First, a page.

We are all unique individuals made up of strengths and weaknesses, yet, when it comes to learning, we tend to teach children in the very same way.  When this happens it can lead to a child not loving learning and perhaps struggling to learn.

It has long been accepted that each child has his/her own learning style.  It is important to identify a child’s learning style/styles to help them soar.

What are the different types of learning styles?

It is widely accepted that there are seven different learning styles.  These would include:

  Visual:  Visual learners learn best when they have images or visual cues to help them process information.  They can better process their thoughts by drawing them.  Common characteristics include:

  • Have good spatial sense and sense of direction
  • Can easily visualize objects, plans, and outcomes
  • Like coloring, drawing, and doodling

Aural (Auditory-Musical):  Aural learners respond primarily to sound.  Most musicians are auditory learners.  Common characteristics include:

  • Find that certain music evokes strong emotions
  • Enjoy listening to music in the background while learning
  • Have a good sense of pitch or rhythm
  • Songs, jingles, and themes tend to pop in their heads without any prompting

  Verbal (Linguistic):  Verbal learners learn best with both verbal instructions and writing. They are usually people that go into fields such as journalism, law, public speaking etc.  Common characteristics include:

  • Express themselves in both written and spoken word
  • Enjoy reading and writing
  • Like tongue twisters and rhymes
  • Have a large vocabulary and enjoy learning new words.

  Physical (Kinesthetic):  Physical learners learn primarily through movement.  They are extremely animated and always need to be moving. They learn best by doing things. Common characteristics include:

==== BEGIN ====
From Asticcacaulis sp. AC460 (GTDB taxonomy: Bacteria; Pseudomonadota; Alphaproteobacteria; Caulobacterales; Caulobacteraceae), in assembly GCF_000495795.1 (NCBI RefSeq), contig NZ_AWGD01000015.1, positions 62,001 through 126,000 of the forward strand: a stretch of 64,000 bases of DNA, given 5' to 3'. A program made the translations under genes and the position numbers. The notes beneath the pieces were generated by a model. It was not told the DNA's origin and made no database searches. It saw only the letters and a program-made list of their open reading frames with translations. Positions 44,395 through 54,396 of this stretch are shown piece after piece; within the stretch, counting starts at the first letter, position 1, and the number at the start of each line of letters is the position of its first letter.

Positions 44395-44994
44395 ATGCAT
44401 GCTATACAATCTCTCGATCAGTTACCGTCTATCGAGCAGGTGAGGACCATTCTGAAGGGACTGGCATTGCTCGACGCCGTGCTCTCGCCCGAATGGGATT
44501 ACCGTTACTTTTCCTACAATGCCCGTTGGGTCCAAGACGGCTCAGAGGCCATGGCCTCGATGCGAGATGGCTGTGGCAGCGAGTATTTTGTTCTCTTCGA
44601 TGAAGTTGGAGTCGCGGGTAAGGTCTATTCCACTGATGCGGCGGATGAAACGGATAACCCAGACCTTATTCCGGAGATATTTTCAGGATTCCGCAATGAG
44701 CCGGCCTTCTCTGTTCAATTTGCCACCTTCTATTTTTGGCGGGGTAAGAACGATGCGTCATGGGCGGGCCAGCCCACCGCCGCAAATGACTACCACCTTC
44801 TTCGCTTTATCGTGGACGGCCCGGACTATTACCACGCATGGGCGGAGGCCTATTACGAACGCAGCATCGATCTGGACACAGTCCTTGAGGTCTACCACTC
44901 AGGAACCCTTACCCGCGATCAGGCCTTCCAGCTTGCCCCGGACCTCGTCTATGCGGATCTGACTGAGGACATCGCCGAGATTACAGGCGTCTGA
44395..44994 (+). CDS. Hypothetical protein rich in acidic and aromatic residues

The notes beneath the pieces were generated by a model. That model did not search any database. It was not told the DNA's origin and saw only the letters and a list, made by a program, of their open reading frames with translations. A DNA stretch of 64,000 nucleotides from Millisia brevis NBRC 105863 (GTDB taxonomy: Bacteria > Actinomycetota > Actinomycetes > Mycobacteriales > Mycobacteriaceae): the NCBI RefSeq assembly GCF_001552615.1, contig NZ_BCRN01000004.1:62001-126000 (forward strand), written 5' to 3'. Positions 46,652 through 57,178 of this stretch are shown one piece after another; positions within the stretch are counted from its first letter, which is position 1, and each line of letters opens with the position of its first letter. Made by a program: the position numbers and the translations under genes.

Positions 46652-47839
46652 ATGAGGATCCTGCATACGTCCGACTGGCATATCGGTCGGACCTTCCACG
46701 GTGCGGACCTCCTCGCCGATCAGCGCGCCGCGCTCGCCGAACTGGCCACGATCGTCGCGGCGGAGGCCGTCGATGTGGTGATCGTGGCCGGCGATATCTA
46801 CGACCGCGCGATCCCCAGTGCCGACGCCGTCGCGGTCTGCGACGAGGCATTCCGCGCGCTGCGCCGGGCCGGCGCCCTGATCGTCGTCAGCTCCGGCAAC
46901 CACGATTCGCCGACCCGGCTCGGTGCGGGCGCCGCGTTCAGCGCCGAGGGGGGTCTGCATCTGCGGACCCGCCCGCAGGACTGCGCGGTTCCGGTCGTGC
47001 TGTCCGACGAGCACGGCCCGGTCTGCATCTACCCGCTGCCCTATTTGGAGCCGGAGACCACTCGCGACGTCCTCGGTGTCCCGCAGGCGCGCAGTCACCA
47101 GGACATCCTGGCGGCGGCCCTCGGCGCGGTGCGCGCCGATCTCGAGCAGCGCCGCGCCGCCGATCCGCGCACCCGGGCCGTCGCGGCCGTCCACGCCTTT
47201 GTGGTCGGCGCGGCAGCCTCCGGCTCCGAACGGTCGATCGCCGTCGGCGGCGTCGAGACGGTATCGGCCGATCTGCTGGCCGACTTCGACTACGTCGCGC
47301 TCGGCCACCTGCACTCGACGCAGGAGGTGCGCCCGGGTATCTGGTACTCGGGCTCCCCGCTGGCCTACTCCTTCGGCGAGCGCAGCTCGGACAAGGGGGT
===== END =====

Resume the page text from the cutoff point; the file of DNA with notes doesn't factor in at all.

• Notice and appreciate the physical world around them, such as textures
  • Enjoys sports and exercise along with outdoor activities and working with their hands
  • Tend to use and pick up on body language
  • Enjoy making models or doing jigsaw puzzles

  Logical (Mathematical):  Logical learners are those who are interested in understanding the reason behind something.  They enjoy games such as chess and brainteasers.  These individuals usually end up being engineers, scientists or mathematicians.  Common characteristics include:

  • Classify and group information together to better understand it
  • Perform complex calculations
  • Plan agendas and itineraries and even rank and number them

   Social (Interpersonal):  Social learners are extremely good at teamwork.  They are usually involved in a lot of extracurricular activities.  They appreciate and benefit from peer feedback.  Common characteristics include:

  • Prefer to socialize after work or class
  • Enjoy playing group sports
  • Bounce ideas off others to work through issues in a group
  • Listen well
  • Are often trusted by others for their advice

   Solitary (Intrapersonal):  Solitary learners prefer to learn on their own.  This doesn’t mean that all of them are introverts.  There might be some who are social and extroverted but prefer to learn alone.  Common characteristics include:

  • Spend time on self-analysis
  • Prefer to relax or travel away from crowds
  • Think independently
  • Journal, write, and record personal thoughts and events as a way to improve.


Parents need to observe their child closely while they learn.  Ask yourself questions such as:

  1. Does my child learn better when there are pictures or visuals in a story?
  2. Does he like me to narrate and explain lessons to him?
  3. Does she remember answers better if she discusses and debates them with me?
  4. Is my child more eager to experiment and learn about a concept instead of reading about it or watching it?
  5. Does my child expect me to always give her the logic behind the things I teach her?
  6. Does he enjoy his lesson more when learning with his friends?
  7. Does she get irritated when assigned team projects in school?

Keeping an open mind and recognizing and accepting a child’s strengths and limitations is key. There is no one-size-fits-all.  Accept and respect a child’s uniqueness, and watch him grow to love learning!